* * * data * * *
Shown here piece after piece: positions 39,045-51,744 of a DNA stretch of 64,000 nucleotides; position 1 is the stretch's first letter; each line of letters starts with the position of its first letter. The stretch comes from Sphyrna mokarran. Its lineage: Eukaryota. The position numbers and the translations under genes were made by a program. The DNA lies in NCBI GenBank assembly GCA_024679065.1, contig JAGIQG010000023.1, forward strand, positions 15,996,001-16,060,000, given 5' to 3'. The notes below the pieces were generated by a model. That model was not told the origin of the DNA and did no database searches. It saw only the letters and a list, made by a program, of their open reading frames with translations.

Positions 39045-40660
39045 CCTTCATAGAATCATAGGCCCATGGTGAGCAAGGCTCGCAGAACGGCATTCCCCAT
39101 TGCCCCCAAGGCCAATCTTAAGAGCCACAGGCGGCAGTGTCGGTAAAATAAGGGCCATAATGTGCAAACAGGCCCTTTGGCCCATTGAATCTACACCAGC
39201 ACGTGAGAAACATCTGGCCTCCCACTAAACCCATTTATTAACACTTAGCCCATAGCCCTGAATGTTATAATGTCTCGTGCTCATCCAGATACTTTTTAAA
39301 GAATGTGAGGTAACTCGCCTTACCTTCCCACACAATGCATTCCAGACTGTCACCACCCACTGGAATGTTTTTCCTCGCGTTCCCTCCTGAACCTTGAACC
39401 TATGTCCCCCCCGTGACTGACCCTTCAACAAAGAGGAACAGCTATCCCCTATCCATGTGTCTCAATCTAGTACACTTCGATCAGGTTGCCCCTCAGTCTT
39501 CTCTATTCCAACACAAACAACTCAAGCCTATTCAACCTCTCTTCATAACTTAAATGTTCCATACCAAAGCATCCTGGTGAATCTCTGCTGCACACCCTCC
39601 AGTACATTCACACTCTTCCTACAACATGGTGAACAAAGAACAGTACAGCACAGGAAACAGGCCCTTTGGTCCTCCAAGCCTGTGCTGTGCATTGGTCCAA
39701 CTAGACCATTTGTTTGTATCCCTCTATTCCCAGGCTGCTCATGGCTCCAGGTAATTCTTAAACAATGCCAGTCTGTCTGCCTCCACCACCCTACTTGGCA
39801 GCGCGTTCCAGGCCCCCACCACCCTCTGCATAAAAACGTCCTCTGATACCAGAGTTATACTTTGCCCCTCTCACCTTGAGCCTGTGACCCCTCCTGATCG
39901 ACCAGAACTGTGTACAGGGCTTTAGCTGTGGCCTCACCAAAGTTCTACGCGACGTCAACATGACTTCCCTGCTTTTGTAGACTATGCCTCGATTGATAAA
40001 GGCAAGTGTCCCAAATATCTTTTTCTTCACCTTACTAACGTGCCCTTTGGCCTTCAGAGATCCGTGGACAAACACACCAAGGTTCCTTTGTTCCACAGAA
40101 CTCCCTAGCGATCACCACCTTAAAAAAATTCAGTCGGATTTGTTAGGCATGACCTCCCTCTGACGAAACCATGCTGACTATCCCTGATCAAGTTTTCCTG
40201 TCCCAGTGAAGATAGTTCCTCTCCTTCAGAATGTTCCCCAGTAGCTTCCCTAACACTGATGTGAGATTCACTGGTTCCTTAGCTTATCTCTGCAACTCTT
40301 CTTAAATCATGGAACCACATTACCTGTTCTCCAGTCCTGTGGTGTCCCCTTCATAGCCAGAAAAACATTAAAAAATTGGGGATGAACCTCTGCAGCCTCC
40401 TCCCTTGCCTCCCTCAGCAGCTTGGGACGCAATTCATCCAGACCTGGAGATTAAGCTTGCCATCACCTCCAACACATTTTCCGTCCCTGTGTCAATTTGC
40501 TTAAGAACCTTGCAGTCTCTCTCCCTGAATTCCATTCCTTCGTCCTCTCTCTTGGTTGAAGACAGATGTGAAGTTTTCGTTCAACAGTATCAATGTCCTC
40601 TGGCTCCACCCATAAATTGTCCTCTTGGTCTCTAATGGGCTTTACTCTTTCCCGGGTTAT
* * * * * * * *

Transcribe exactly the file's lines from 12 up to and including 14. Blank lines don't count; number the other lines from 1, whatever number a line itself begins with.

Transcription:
39901 ACCAGAACTGTGTACAGGGCTTTAGCTGTGGCCTCACCAAAGTTCTACGCGACGTCAACATGACTTCCCTGCTTTTGTAGACTATGCCTCGATTGATAAA
40001 GGCAAGTGTCCCAAATATCTTTTTCTTCACCTTACTAACGTGCCCTTTGGCCTTCAGAGATCCGTGGACAAACACACCAAGGTTCCTTTGTTCCACAGAA
40101 CTCCCTAGCGATCACCACCTTAAAAAAATTCAGTCGGATTTGTTAGGCATGACCTCCCTCTGACGAAACCATGCTGACTATCCCTGATCAAGTTTTCCTG